EXPERIAN – Assessing the strength of the automotive and mortgage industries has become somewhat of a pastime for those determining the long-term effects of COVID-19. And the early assessment, at least for the automotive industry, should read, “despite significant challenges at the onset of the pandemic, the industry continues to rebound.”
The more insight lenders have into the current market, the better positioned they will be to present car shoppers with financing options that meet consumers’ unique circumstances.
While there are many indicators to gauge performance, new and used vehicle registrations are near the top. In April, new and used vehicle registrations were down 50.8 percent and 54 percent, respectively, compared to the previous year—we’ve since seen the numbers slowly return to par. New and used vehicle registrations were down 33.3 percent and 32.4 percent in May; however new registrations were only down 10.6 percent in June, while used registrations saw 0.2 percent growth.
It’s difficult to pinpoint the exact reasoning for the gradual return in vehicle sales over the past few months, but we would be remiss not to acknowledge the apparent impact of automaker incentives. The option for car shoppers to take advantage of low rates or cash incentives has certainly spurred the industry forward—it’s even had an impact on how car shoppers are purchasing vehicles. In March, loans accounted for 55.7 percent of transactions; that percentage have since grown in April (63.8 percent), May (66.1 percent) and June (65.2 percent).
In addition, leasing has hovered around 23 and 24 percent during April-June; well-below the 30 percent mark over the past several years—however, that may be attributed to the inability of so many consumers to visit a dealership to trade-in leases, rather than car shoppers shifting away from the product.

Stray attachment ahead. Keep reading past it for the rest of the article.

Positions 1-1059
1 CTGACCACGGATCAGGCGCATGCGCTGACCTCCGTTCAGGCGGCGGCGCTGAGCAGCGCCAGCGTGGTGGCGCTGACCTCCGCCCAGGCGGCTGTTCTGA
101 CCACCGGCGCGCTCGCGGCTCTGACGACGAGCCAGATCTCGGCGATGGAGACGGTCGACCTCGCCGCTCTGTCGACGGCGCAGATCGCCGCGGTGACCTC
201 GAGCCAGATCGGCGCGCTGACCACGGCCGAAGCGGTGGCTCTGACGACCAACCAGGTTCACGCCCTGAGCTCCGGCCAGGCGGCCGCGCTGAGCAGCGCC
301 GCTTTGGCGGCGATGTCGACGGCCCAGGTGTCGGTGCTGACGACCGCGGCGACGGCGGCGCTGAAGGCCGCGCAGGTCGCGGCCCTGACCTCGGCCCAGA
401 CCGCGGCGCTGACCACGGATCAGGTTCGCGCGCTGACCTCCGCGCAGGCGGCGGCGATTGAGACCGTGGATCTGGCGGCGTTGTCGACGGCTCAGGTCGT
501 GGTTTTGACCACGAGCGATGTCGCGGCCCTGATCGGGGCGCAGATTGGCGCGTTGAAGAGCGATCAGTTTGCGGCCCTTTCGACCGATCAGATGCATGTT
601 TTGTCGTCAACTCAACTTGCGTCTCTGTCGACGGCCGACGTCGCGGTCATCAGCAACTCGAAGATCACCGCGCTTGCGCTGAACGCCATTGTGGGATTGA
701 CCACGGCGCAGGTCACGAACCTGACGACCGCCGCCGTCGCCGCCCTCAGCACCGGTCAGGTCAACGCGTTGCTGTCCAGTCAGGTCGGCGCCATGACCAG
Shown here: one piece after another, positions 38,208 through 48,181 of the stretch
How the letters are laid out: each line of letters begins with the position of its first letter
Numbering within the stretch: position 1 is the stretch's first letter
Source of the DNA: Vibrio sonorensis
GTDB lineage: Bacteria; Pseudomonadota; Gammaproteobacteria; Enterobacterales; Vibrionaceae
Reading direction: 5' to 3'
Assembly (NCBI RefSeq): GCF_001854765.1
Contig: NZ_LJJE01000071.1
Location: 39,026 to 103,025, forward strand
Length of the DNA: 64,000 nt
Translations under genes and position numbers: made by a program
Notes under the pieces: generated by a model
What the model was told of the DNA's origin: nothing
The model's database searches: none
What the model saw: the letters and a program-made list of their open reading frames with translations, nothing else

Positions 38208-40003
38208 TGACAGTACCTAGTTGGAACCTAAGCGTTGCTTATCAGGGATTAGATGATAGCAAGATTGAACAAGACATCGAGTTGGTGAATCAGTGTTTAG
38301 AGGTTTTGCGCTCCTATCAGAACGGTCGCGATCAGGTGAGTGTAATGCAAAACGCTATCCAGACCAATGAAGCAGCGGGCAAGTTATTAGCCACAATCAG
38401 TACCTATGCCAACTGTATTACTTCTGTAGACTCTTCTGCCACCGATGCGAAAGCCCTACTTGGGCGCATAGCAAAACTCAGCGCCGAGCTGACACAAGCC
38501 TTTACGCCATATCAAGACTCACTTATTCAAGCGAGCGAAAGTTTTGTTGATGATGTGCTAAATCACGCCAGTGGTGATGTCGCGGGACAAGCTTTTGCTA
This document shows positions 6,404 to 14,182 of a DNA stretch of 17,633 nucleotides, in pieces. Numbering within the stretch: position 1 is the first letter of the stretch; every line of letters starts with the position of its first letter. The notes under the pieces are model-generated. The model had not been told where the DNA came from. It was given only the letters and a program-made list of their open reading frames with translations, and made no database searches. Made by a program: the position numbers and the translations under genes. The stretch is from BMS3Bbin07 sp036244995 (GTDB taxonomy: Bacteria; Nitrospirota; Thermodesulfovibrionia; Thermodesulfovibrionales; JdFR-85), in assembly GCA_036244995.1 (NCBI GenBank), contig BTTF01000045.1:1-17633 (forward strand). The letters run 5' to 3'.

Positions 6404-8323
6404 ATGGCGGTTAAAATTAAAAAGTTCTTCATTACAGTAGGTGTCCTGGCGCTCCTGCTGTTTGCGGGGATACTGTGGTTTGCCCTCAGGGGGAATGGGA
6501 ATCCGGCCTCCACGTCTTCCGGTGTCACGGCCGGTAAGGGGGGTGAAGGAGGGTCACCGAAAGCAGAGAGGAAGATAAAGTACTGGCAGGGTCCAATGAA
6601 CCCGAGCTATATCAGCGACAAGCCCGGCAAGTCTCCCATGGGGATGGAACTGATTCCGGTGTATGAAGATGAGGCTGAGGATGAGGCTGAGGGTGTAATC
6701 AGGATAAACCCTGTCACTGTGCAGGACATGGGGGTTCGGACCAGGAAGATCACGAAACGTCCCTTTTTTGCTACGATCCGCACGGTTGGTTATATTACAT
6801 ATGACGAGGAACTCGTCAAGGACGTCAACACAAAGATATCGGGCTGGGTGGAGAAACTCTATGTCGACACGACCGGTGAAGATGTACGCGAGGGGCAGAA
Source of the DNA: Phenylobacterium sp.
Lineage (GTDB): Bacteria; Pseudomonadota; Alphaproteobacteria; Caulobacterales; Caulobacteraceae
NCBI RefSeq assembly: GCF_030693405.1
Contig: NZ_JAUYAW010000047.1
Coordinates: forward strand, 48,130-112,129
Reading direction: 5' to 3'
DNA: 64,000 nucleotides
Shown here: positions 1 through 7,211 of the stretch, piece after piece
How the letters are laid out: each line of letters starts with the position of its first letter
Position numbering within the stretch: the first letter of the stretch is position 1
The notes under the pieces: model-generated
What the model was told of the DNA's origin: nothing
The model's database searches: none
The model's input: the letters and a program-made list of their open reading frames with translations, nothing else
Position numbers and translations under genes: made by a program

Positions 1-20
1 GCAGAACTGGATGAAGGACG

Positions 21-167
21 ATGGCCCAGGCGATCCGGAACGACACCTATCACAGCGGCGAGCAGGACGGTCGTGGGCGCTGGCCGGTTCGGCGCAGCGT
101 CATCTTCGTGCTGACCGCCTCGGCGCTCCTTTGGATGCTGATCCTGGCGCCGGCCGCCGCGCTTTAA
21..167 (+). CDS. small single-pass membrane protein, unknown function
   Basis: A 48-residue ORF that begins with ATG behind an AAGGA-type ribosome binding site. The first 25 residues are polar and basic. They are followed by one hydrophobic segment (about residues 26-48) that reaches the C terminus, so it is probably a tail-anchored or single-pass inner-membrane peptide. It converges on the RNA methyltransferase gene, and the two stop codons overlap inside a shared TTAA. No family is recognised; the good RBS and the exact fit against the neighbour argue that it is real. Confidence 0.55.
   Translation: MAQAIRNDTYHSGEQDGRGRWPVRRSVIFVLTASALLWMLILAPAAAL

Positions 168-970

Consumers opt for affordability.
Not unlike the car-shopping environment prior to the pandemic, consumers continue to choose the most vehicle at the most affordable price. Automaker incentives have likely shifted many prime consumers back into the new vehicle market. In April, prime borrowers accounted for 71.1 percent of new vehicle loans, while in May, that number jumped to 75.2 percent.
In addition to the automaker incentives, low rates, less cash required upfront and the extension of loan terms have kept monthly payments at similar levels to the months leading up to the pandemic. In March, the average new loan amount was $33,788 and had an average monthly payment of $565. In April, the loan amount jumped to $36,556, but only saw a slight increase in monthly payment to $579—a similar pattern followed in May.
While some consumers are unable to re-enter the vehicle market, others may have a newfound need. It’s important for consumers to understand the options available to them. Similarly, the more insight lenders have into the current market, the better positioned they will be to present car shoppers with financing options that meet consumers’ unique circumstances.
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